Germans like me who are used to the Autobahn probably have the hardest time on America’s interstates with its strict speed limits of anywhere between 60 mph to 85 mph. In fact, 85 mph is only allowed on a 41-mile segment somewhere in Texas. A few other parts of Texas as well as the whole state of Utah set the speed limit to 80 mph. With everybody usually being in a rush to get from A to B, traffic is slightly above the speed limit most of the time. And state troopers are out there to get the drivers who draw the most attention to them.
Unfortunately, there is no set tolerance of how much you can go over the speed limit without getting pulled over. It’s at the discretion of the police officer and the discretion is wide spread after reading a little in a forum for police officers. Usually everybody who stands out by going faster than allowed has a very good chance of getting pulled over. Of course there are times when the speed limit is 65 and everybody is going 75 or 80 mph. Here, your chances to get a speeding ticket are very low, because why on earth would a cop pull just you over when everybody is speeding. That’s when the officers’ tolerance can be higher. I usually seek cover by driving in between cars – one behind and one in front of me – if I go faster than the law permits.
Getting pulled over
Sometimes you’re just out of luck and you see the blue lights in your rear view mirror. Don’t panic and just slow down your car and stop at the next best opportunity. If you’re on the interstate, in a tunnel or on a bridge it’s okay to just slow down indicating the cop with your right turn signal that you are going to stop as soon as it’s safe for both of you. Try to pull over enough to give the cop some space to walk up to your window.
Turn off your engine, roll down the driver’s window and leave both hands on the steering wheel so that the officer can see them. There have been way too many fatal incidents, where cops got shot during a routine control. The officer will ask you for your driver’s license and registration. It’s a good idea to tell the police officer what you are going to do, especially if you have to get to your glove box to pull out your documents. The glove box is a popular hiding place for guns, so don’t make the cop nervous by moving your hands too quickly. It’s for your own good.
After the officer asked you a bunch of questions, that you try to answer politely, he or she will go back to their car to put your data into the system and potentially write you a speeding ticket. Sometimes you get away with a warning, so it’s really a good idea to stay polite while talking to the officer. Don’t leave until you have your license and registration documents back and the officer said that you’re free to go.
Consequences of a Speeding Ticket
Unless you’re really lucky and get away with a verbal warning, you are most likely to pay a hefty fine. The amount depends on how fast you were driving and a few other factors, e.g. speeding in a working zone will double your fine. Fines can easily be a couple of hundred dollars.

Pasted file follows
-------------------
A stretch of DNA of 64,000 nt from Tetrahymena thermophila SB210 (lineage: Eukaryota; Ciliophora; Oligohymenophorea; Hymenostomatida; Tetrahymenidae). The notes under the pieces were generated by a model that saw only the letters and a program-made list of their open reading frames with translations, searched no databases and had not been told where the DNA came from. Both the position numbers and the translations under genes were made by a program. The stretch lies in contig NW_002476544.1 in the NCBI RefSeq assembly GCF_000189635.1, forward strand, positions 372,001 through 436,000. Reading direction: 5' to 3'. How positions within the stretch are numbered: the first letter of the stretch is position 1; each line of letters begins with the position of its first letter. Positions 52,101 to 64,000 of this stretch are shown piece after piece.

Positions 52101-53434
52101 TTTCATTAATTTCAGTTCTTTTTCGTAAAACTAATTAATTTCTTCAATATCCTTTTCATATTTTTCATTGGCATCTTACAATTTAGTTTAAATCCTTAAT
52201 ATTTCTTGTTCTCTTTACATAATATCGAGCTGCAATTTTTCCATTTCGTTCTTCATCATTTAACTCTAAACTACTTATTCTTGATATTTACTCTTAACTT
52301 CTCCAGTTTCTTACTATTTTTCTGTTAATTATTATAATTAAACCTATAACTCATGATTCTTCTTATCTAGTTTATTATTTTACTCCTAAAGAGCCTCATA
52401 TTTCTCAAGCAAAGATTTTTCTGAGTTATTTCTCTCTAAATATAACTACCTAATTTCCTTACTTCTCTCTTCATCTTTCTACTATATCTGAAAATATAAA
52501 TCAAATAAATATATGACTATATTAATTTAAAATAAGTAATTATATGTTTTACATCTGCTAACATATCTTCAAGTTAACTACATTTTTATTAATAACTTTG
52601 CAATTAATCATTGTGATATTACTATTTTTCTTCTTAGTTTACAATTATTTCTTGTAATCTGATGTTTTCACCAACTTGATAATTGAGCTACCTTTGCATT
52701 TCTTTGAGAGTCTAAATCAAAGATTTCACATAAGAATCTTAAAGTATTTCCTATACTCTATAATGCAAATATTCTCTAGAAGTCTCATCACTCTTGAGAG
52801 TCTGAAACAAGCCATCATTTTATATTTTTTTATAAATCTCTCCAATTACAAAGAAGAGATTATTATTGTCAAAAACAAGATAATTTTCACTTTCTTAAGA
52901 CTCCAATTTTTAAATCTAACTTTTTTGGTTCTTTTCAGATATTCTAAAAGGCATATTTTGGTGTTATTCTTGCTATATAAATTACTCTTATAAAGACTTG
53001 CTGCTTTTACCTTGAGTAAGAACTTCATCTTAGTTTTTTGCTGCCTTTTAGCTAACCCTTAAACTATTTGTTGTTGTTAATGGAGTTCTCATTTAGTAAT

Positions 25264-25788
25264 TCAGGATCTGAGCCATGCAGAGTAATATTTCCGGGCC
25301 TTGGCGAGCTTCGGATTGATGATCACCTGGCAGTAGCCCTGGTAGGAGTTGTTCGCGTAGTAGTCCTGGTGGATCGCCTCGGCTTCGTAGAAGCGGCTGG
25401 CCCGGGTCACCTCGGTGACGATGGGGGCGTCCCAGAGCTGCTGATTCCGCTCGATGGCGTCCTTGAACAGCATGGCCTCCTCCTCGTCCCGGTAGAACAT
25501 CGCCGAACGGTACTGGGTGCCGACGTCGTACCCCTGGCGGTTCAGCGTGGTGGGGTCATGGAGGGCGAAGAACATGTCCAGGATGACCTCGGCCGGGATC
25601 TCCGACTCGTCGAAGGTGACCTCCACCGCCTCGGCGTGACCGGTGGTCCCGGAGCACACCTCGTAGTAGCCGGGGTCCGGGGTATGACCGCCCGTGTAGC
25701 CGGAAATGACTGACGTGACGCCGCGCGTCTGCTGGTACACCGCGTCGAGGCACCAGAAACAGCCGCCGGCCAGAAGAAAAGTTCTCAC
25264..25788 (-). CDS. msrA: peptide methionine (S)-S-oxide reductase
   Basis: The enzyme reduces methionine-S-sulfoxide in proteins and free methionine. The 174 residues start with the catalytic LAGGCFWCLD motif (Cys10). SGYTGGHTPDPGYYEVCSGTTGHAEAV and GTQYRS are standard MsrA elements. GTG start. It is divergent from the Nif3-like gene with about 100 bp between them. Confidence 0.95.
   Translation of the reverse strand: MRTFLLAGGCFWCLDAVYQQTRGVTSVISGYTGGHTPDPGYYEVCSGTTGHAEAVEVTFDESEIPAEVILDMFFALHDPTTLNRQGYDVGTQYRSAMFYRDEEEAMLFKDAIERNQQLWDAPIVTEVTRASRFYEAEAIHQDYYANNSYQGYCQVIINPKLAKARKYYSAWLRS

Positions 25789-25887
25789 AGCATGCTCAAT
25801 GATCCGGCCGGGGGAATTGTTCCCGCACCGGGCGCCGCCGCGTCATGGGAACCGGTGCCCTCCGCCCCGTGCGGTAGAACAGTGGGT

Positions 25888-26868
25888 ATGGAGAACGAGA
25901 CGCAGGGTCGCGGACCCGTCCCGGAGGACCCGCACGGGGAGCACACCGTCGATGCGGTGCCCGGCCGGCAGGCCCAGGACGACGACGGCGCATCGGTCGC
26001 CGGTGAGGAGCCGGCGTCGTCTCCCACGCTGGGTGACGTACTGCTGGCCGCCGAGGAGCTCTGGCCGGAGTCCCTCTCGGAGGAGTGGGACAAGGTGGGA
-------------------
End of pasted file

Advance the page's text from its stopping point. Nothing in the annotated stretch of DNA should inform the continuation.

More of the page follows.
Another punishment that kicks in after a speeding ticket is that your insurance rate will probably go up, although this is usually not the case after your very first ticket. If you’re a teen driver however or you were driving under the influence (DUI), prepare yourself to pay a higher insurance premium from now on. Insurances consider you a higher risk now and guess who’ll have to pay for that.
Your driver’s license will be revoked for a certain time, if you have been driving under the influence (DUI). A DUI will also stay in your criminal record, which future employers usually look into during a pre-employment background check. After losing your license, you will have to go to driving school in order to get it back.
You’ll have to attend classes of a Driving School whenever you got sentenced to take classes to get back your license. Other times it’s a good idea to take voluntary classes, if you just got a ticket, because it’ll prevent your insurance premium to go up. Driving classes can also avoid a hefty fine for speeding. If you’re ever in this situation and need to take driving classes, but would prefer to do that from home, check out DriversEd.com
Can I fight a Speeding Ticket?
Yes, you can. You can try to reason with the police officer and even call him at work to further discuss. However, chances are very low the officer will change anything. There are also lawyers who advertise that they can get rid of any speeding ticket for you and some people are taking advantage of this service. Especially when their insurance premium is about to rise due to a traffic violation. These lawyers usually build their case around a measuring error to fight the ticket.
For more information about what to do after getting a ticket and how to beat it, check out SpeedingTicket.com. It’ll also give you more informaton about the individual state laws.
How to avoid Speeding Tickets?
Well, how about driving according to the speed limit? Okay, there’s also a little help from your friend – the radar detector. Radar detectors are legal for personal vehicles in all states but Virginia and Washington D.C. Commercial vehicles are not allowed to use any kind of radar detectors. States like CA, PA and NJ do not allow anything on the windshield that could interfere with your vision. That doesn’t mean radar detectors are illegal in these states. You just have to place them somewhere else. Personally I’ve been using a very cheap radar detector from Cobra for 70 bucks and it works like a charm. I’ll get an alert way before I even see a state trooper. Saved me quite a few times on my way to the beach when I was just too impatient to stick to the speed limit.
Concerned about legality of radar detectors?
Check out the map below to find out in which states you have nothing to worry about and where radar detectors are prohibited.